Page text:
Up close couture gowns are quite breath-taking. It is surprisingly difficult to choose a dress when each one costs over £5000 and look like they have been made from magic thread, precious jewels and fairy dust. I feel a bit over excited. ‘Oh gosh,’ says Daniel, when I suggest he picks something for me because I can’t choose. ‘I would not do something too overpowering. I wouldn’t break you up. You should be in one colour. We don’t want to cut you in the wrong places.’ This is starting to sound a little brutal. I am hoisted into a sample size and pinned in by two assistants.

I parade about in a succession of gorgeous dresses to see which one suits. Daniel squints at me as I shuffle in trying not to tread on the designer fabric. After three changes, with a magisterial wave, he determines that I look best in the green number. It does not matter that I am so short it now has an added train. ‘Designers have their tricks,’ he says, extolling the wonders of hidden platforms and corsetry. ‘I would never chose a gown that would make you look shorter. On the red carpet no one will recognise if you are two foot tall or six foot nine. You know, Madonna is tiny.’

Recently, Daniel has been responsible for the red carpet looks of rising Hollywood starlet Emma Roberts, Bond girl Berenice Marlohe and the model Heidi Klum. ‘It’s all about the woman herself and how she wants to be portrayed,’ Daniel explains. ‘It’s about the history of what she has worn before and how we can reinvent that going forward.’ When Escada dresses the stars, the process takes months. Stylists liaise, designs are chosen, alterations made. Daniel would probably make me a dress with arms if I was a star. Either that or I’d get a personal trainer.

Hair primped and gown chosen, I am transported to Lancôme to have my make-up done. As I sail down the hall in my high heels everyone compliments me on my hair. I am unused to getting compliments on my hair. Most of the time it looks crazed. Having my face made up is the high point of my day. Lancôme’s Bafta specialist, Jaysam Barbosa, bathes my face in the scent of roses, pats my skin down with Génifique, the new wonder fluid Emma Watson swears by, and sets about painting my face all over with foundation. His brush flicks across my cheek bones with all the skill of an Old Master. ‘Every face is a different canvas,’ Jaysam explains.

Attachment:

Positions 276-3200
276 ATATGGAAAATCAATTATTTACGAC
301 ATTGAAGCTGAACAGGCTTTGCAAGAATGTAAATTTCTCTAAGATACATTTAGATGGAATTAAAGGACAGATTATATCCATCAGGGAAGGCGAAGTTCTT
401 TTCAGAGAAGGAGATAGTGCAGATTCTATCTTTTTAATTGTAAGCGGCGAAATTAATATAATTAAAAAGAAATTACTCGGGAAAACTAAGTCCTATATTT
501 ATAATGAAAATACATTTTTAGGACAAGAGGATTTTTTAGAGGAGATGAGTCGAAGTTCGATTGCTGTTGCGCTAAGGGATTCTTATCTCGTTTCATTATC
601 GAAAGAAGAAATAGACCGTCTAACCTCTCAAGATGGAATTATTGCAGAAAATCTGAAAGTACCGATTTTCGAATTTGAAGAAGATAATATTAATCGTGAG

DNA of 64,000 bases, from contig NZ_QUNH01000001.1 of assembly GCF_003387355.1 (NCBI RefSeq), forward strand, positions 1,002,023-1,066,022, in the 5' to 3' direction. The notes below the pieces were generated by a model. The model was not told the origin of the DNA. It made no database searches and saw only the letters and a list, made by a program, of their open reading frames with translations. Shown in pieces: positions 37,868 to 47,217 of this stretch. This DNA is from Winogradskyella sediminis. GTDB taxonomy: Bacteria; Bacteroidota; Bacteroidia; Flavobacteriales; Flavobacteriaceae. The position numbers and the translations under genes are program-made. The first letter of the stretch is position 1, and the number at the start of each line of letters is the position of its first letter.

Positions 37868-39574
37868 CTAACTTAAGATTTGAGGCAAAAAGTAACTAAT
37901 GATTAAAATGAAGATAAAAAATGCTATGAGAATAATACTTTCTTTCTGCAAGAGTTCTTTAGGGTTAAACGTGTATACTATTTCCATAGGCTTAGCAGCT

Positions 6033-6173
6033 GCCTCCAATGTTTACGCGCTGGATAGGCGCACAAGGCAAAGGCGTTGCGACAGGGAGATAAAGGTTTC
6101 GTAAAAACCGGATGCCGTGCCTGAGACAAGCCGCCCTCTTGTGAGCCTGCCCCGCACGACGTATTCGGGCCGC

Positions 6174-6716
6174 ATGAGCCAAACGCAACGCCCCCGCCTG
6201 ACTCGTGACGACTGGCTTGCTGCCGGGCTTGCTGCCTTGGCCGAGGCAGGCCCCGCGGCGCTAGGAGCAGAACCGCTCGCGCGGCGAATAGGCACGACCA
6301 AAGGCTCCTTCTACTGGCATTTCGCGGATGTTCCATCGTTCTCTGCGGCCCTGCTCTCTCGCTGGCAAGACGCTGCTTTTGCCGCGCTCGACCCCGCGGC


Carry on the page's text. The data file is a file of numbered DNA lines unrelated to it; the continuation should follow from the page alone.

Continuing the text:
Most stars, when they arrive at the Bafta awards, have just got off a plane from LA so they are tired and prone to dark circles beneath the eyes. Fortunately I have managed to simulate jetlag by arriving at The Savoy on just three hours sleep, so I have a fine set of black bags on which Jaysam can demonstrate his skills. He launches into a highly illuminating speech on what Lancôme calls ‘the triangle of light’. Jaysam applies Éclat Miracle in a triangle under my eyes and a smaller one in the inner corner and gently pats this out with his fourth finger. If a flashbulb hits me now I will radiate like a divinity.

It is time to grab some jewels. I pick out the biggest necklace in Asprey’s showcase, a beautiful glittering diamond necklace set in white gold. It feels like a cool neck brace, costs £120,000 and comes complete with a security guard who now follows me wherever I go, making me feel ever more like a starlet. He trails me at ten paces as I pick out a watch from 88 Rue Du Rhone and take a look at what my Bafta date will wear at Hackett. I decide he will be Bradley Cooper, wearing blue velvet in the manner of Bradley Wiggins.

Finally I am off to have my photos taken – outside The Savoy. Someone hands me a Bafta. It is surprisingly heavy. The security guard looks worried. With Ian the photographer snapping away, a crowd of passing Japanese tourists start filming me on their phones. As Ian dives into the road directly into the path of a taxi to get more shots I begin to laugh hysterically. The passers-by seem to think that I am crying – probably with joy, because I am clutching the iconic bronze mask and must, therefore, be really famous. As my entourage escorts me back to the hotel – and the security guard wrests back his diamonds – there are cries in the street of ‘Who WAS that girl?’

A complete nobody, is the answer. But a complete nobody who has just won the 2013 Bafta award for best makeover.